CNBC reported that OpenAI is bringing in former Twitch CEO Emmett Shear to run the artificial intelligence company, two days after the sudden ouster of Sam Altman.

The hiring of Shear was the latest turn in a chaotic weekend at one of the most high-profile startups on the planet. OpenAI’s board announced late Friday that it was removing Altman and replacing him on an interim basis with technology chief Mira Murati. The post said that Altman “was not consistently candid in his communications with the board.” Altman will now be joining Microsoft to lead a new advanced AI research team.

According to CNBC, Shear confirmed overnight that he had accepted the role as interim CEO of OpenAI, which he described as a “once-in-a-lifetime opportunity.”

“I took this job because I believe that OpenAI is one of the most important companies currently in existence. When the board shared the situation and asked me to take the role, I did not make the decision lightly. Ultimately, I felt that I had a duty to help if I could,” he said.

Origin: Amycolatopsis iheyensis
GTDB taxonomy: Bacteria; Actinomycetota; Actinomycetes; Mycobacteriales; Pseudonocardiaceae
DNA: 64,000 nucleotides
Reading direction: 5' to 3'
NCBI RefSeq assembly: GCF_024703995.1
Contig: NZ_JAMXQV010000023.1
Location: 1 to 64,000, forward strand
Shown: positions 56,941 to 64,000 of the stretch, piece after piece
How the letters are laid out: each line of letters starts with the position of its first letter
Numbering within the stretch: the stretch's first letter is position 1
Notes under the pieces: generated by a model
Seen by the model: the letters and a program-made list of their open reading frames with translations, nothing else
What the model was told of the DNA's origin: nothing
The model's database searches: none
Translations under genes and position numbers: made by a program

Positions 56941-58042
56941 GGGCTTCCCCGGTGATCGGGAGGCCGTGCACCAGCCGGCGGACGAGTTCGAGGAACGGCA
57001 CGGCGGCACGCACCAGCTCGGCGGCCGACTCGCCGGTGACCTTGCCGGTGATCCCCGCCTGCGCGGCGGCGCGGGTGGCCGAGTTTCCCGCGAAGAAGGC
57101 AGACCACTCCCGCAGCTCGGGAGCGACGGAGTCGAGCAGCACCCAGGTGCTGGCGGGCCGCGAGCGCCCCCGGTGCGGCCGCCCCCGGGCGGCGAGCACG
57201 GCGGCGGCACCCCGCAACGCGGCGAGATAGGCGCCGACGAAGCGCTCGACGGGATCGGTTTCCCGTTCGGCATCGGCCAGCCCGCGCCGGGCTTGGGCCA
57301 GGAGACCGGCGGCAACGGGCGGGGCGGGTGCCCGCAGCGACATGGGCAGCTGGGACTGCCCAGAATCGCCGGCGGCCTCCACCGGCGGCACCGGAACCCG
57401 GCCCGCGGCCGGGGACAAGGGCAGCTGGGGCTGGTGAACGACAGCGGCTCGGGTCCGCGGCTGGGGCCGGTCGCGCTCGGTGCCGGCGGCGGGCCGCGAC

Altman, meanwhile, is set to join Microsoft where he will lead a new advanced AI research team, Microsoft CEO Satay Nadella said late Sunday.

“We’re extremely excited to share the news that Sam Altman and Greg Brockman, together with colleagues, will be joining Microsoft… We look forward to moving quickly to provide them with the resources they need for their success,” Nadella said in a post on X, formerly Twitter.

The Verge reported that Microsoft typically only assigns a CEO title to leaders or big businesses inside the software giant. Xbox chief Phil Spencer was named Microsoft Gaming CEO recently, with Microsoft using or continuing CEO positions for a number of acquisitions, including GitHub, LinkedIn, Mojang, and Activision Blizzard. This could hint at bigger plans for Microsoft’s new advanced AI research team.

Personally, I find it amazing just how fast Sam Altman went from being fired to becoming an important part of Microsoft. I wonder how many of the OpenAI team, who want both Altman and Brockman back, will make the move to Microsoft.

Meta Reportedly Won’t Make Its Advertising Tools Available To Political Marketers

Facebook is no stranger to moderating and mitigating misinformation on its platform, having long employed machine learning and artificial intelligence systems to help supplement its human-led moderation efforts, Engadget reported.

According to Engadget, at the start of October, the company extended its machine learning expertise to its advertising efforts with an experimental set of generative AI tools that can perform tasks like generating backgrounds, adjusting image and creating captions for an advertiser’s video content.